The Juice Train
Originally a single, insulated boxcar that carried orange juice in bulk once a week from Florida to Kearney, N.J., the Juice Train expanded quickly.
If you served up a tall glass of Tropicana O.J. this morning for breakfast, you're not alone millions of gallons of Tropicana's most famous juice travels from Florida up the East Coast five days a week, and the company doesn't call upon trucks to do it. Rather, trains have been the preferred mode of transportation ever since 1970, with the so-called “Juice Trains” becoming the object of huge affection, with fan clubs, photography collections and even online discussion groups created to celebrate the big orange and white cars that help deliver one of America's favorite drinks.
But before 1970, getting Tropicana juice into the hands of its thirsty customers was no easy feat. When the company was first founded in 1947, it depended on hand-delivery to nearby Floridian homes, but as demand grew—particularly in the Northeast—a ship named the S.S. Tropicana was called into service in the 1950s, taking 1.5 million gallons of juice to New York each week. (One of Tropicana's first Manhattan customers, the Waldorf-Astoria Hotel, had a standing order for 1,000 gallons of juice and fruit jars each week.)
By 1970, Tropicana realized it needed even faster and more frequent service. So in 1961, the S.S. Tropicana made its final voyage, and the concept of using a “juice train” to carry Tropicana's product was born. Originally a single, insulated boxcar that carried orange juice in bulk once a week from Florida to Kearney, N.J., the Juice Train expanded quickly. By the following year, the company was operating two 60-car unit trains a week, each carrying about one million gallons of juice. On June 7, 1971, the “Great White Juice Train” (the first unit train in the food industry, consisting of 150 100-ton insulated boxcars fabricated in the Alexandria, Va. Shops of Fruit Growers Express) commenced service over the 1,250-mile route. An additional 100 cars were soon incorporated into the fleet, and small mechanical refrigeration units were installed to keep temperatures constant on hot days. As a result of its focus on rail, Tropicana saved $40 million in fuel costs alone during the Juice Train's first 10 years in operation.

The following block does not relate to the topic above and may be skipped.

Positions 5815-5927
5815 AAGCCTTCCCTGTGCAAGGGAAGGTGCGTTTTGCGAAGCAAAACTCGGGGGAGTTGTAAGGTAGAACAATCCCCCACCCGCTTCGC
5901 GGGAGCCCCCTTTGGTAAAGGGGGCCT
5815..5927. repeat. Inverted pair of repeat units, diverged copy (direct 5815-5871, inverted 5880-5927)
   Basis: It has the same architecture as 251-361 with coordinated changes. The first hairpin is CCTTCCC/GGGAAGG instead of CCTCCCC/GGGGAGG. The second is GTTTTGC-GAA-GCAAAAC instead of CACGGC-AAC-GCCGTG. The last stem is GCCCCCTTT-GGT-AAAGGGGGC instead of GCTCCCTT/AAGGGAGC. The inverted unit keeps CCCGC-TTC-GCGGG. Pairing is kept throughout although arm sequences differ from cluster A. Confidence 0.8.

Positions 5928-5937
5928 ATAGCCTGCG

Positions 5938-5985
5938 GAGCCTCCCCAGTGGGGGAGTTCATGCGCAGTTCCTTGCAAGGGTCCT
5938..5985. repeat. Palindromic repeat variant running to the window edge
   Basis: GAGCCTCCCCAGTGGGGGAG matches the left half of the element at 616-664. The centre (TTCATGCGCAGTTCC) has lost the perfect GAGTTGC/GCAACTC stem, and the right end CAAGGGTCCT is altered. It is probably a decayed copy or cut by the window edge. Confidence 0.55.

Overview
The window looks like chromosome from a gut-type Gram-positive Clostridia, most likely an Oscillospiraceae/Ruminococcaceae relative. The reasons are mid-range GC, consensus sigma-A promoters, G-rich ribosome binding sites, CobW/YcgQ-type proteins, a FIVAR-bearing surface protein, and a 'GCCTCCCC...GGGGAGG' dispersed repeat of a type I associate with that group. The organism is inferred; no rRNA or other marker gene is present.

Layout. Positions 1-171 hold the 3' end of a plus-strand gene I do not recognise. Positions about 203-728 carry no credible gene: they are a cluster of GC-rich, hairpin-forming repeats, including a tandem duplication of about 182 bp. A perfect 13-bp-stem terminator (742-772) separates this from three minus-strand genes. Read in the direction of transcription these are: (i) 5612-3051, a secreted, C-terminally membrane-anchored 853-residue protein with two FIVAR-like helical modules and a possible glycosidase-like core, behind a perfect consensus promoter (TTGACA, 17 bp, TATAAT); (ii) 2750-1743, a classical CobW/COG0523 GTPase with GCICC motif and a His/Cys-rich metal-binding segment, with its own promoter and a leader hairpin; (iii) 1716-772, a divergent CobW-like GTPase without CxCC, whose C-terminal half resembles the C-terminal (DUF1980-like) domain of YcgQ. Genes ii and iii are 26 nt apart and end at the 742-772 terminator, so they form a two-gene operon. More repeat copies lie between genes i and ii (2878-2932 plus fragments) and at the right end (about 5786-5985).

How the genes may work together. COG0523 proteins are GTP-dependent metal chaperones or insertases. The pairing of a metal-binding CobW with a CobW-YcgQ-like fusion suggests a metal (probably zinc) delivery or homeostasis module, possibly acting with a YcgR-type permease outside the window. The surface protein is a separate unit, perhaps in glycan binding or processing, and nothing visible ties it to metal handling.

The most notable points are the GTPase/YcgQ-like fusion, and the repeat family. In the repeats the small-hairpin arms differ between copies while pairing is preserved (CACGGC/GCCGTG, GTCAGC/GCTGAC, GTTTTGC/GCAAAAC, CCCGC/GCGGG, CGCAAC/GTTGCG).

Today, the Juice Train, cooled to 34 degrees, departs five days a week, carrying juice from more than 400 Florida groves to your glass with as much speed as possible. (Incidentally, the first “Great White Juice Train” is still in operation today.) The look of Tropicana's rolling stock has also changed over the years, including orange, white, and blue cars, all designed to better advertise its famous cargo.
A reliable and economically viable transportation mode, the Juice Trains now also run 10 trips each week to Jersey City, N.J., and Cincinnati, Ohio, while additional shipments with specially equipped refrigerated cars now travel 3,000 miles by rail to California, as well.
Not surprisingly, the Tropicana-CSX Juice Trains have been the focus of countless efficiency studies and have received numerous awards, primarily because the Juice Trains are a great example of how modern rail transportation can compete successfully with trucking and other modes to carry perishable products.